National parks authorities fear visitors are venturing dangerously unprepared into the bush inspired by social media images and taking serious risks after emerging from months of lockdown in the city.
Mount Buller is one of the locations where the Victorian State Emergency Service has had to carry out the most treacherous rescues. Credit:Jacquilyne Smith
The rising concerns about the summer holidays come as new figures showed Mount Buller, Mount Buffalo, Taggerty and Arapiles made up the locations where emergency services are conducting the most treacherous and complex rescues at great heights.
Figures supplied by the Victoria State Emergency Service showed it conducted 365 “high-angle rescues” in the five years to 2020 across Victoria. These are complex rescue operations carried out at major heights with an angle of at least 60 degrees.
Over that time its members were also called out to 87 rescues of paragliders or people involving parachutes, mostly in forested and coastal areas.
Last week a woman fell 80 metres to her death at the Boroka Lookout in the Grampians after climbing a safety barrier to take a photo.
In the past five years the SES has conducted 32 high-angle rescues at Mount Buffalo, Mount Buller, Taggerty and the Arapiles, amounting to more than one a year at each location.
Mount Arapiles is a popular rock climbing spot known for having some highly challenging climbs.
At Bright, Kinglake, Flinders, Lorne and Warrnambool there were six rescues each over the five years.
By comparison, the emergency service conducted five high-angle rescues at Zumsteins and four at Halls Gap, both in the Grampians, over the same period.
Mount Buffalo is another location where rescuers have conducted the greatest number of high-angle rescues. Credit:Scott McNaughton
High-angle rescues usually involve rescuing hikers, rock climbers and bikers but can also include responding over cars that have rolled down ravines.
Parks Victoria Grampians chief ranger Rhonda McNeil said social media may be encouraging people to take unnecessary risks in search of striking images, particularly after Melbourne’s extended lockdown.
“So many people spent a lot of time scrolling and looking for that picture and those places and wanting to go there and dreaming about getting there,” she said. “You can see lots of these photos, and you think 'that's the image I want, but you need to understand is that a long walk in? Is it a tough walk in? Have I done anything like that before?'”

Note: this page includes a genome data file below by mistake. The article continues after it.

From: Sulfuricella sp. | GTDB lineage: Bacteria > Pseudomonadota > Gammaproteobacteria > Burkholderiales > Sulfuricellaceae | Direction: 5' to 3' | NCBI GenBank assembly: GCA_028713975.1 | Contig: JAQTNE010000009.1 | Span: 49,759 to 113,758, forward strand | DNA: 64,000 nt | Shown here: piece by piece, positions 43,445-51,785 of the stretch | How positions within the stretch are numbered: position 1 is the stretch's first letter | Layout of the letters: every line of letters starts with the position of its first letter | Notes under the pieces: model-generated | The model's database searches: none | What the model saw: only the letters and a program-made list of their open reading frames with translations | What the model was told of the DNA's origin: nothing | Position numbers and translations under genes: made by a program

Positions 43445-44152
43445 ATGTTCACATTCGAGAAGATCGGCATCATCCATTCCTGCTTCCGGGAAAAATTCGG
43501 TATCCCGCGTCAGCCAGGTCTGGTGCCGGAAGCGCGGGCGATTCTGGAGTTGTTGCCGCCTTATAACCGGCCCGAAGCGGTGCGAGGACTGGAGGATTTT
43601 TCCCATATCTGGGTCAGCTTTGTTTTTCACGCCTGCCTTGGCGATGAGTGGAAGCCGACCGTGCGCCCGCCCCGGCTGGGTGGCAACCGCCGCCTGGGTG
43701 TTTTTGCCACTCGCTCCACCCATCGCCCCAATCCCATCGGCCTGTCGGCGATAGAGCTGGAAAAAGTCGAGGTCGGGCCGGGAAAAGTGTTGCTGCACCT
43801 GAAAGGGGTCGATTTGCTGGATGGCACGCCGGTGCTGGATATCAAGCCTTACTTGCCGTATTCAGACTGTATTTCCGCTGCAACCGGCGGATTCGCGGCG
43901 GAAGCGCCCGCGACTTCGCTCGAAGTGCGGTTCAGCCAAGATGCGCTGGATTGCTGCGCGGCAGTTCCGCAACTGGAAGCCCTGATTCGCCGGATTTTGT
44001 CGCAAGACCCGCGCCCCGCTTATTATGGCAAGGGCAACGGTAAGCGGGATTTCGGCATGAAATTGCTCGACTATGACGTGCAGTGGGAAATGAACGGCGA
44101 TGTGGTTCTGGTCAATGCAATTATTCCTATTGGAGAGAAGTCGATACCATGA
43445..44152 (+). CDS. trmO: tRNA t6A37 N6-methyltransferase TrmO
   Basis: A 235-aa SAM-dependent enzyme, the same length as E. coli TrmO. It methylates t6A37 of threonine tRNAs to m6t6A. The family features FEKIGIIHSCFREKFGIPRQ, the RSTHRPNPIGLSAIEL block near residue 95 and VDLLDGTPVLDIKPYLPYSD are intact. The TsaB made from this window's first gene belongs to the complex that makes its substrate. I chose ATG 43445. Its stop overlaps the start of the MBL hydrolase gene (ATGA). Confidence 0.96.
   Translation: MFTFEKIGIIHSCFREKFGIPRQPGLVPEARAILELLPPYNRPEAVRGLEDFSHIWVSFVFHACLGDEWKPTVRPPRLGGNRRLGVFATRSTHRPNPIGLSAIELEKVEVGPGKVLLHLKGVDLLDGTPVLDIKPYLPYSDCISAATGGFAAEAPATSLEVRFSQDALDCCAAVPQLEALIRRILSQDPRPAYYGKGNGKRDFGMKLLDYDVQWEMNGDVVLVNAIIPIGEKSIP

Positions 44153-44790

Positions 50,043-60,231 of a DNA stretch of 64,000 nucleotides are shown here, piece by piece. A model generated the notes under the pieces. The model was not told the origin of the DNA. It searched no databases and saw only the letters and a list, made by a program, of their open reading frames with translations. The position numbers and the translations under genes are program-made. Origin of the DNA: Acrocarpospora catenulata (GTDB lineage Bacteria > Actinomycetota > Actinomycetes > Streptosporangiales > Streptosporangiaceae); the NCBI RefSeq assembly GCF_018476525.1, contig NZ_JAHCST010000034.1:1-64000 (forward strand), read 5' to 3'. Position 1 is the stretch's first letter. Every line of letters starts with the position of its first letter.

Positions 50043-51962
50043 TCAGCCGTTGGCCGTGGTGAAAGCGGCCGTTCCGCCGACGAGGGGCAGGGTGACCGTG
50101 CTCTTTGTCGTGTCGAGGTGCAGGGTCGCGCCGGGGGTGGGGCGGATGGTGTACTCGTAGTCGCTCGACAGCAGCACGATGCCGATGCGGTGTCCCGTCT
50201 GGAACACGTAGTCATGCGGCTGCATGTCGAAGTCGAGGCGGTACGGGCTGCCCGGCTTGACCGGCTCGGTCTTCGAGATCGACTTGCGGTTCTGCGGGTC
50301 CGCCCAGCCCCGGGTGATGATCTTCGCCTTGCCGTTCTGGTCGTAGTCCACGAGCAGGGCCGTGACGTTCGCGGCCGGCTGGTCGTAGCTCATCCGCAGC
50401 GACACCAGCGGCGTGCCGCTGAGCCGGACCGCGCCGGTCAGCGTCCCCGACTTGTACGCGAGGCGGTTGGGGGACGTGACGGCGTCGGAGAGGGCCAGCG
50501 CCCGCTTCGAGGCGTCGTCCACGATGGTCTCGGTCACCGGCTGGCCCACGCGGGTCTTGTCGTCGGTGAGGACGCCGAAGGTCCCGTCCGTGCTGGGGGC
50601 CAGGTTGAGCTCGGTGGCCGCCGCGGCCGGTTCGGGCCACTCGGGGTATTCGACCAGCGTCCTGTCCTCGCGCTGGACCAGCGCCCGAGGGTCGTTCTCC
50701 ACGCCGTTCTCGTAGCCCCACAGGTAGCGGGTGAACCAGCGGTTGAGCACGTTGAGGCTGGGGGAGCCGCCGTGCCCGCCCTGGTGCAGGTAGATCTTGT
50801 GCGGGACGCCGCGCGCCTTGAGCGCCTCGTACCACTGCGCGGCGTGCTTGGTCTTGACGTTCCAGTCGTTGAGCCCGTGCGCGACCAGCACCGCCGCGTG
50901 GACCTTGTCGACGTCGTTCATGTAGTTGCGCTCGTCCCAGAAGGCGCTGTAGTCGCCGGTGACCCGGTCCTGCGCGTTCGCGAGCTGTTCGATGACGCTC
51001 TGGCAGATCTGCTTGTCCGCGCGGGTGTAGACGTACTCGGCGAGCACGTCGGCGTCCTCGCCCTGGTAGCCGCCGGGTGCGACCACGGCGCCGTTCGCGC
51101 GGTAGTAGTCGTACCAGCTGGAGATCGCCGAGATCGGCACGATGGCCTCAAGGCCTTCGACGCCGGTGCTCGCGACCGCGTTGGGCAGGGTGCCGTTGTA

Earlier this month Lifesaving Victoria raised the alarm about a “perfect storm” for drowning conditions after Victorians lost swimming fitness during months in lockdown but were desperate to plunge into the water once they emerged.
Ms McNeil voiced similar concerns about fitness and preparation for venturing out on long bushwalks and hikes.
“Something that you might have done last summer might not be what you should start tackling this summer.”
She urged visitors to national parks to prepare for the heat and the potential harshness of the bush as they explore nature over summer.
The SES responded to 2240 requests for assistance in total over 2019/20.
VICSES midwest regional duty officer Jarrod McLean also feared people are hurrying out into places like the Grampians without taking food, water and a first aid kit in case something goes wrong.
"There's potentially a bit of complacency with people who have been locked down," he said. "They want to get out. They want to experience the countryside and live life."
Bushwalking Victoria president Colin Macdonald knows well how quickly weather conditions can become dangerous in the bush.
During a hike in the Bogong High Plains in the 1980s, Mr Macdonald and a small group of friends almost became overwhelmed by the fast-changing weather and struggled to make it back to their camp.
He said the weather turned from pleasant and sunny to rain and then sleet over just a couple of hours.
"The scary bit is when you're with a group of people and some of them are getting very exhausted and weak," he said. "If you're in the Bogong High Plains you have to be prepared for the weather to turn."
Mr Macdonald said he had seen people woefully unprepared on bush walks, and in a few cases even wearing high heels out on a track.
He agreed that social media was encouraging people to push further into the bush to get pictures they could post online.
"That's an international phenomenon of people wanting to go for walks not for the walk but for the selfie shot."
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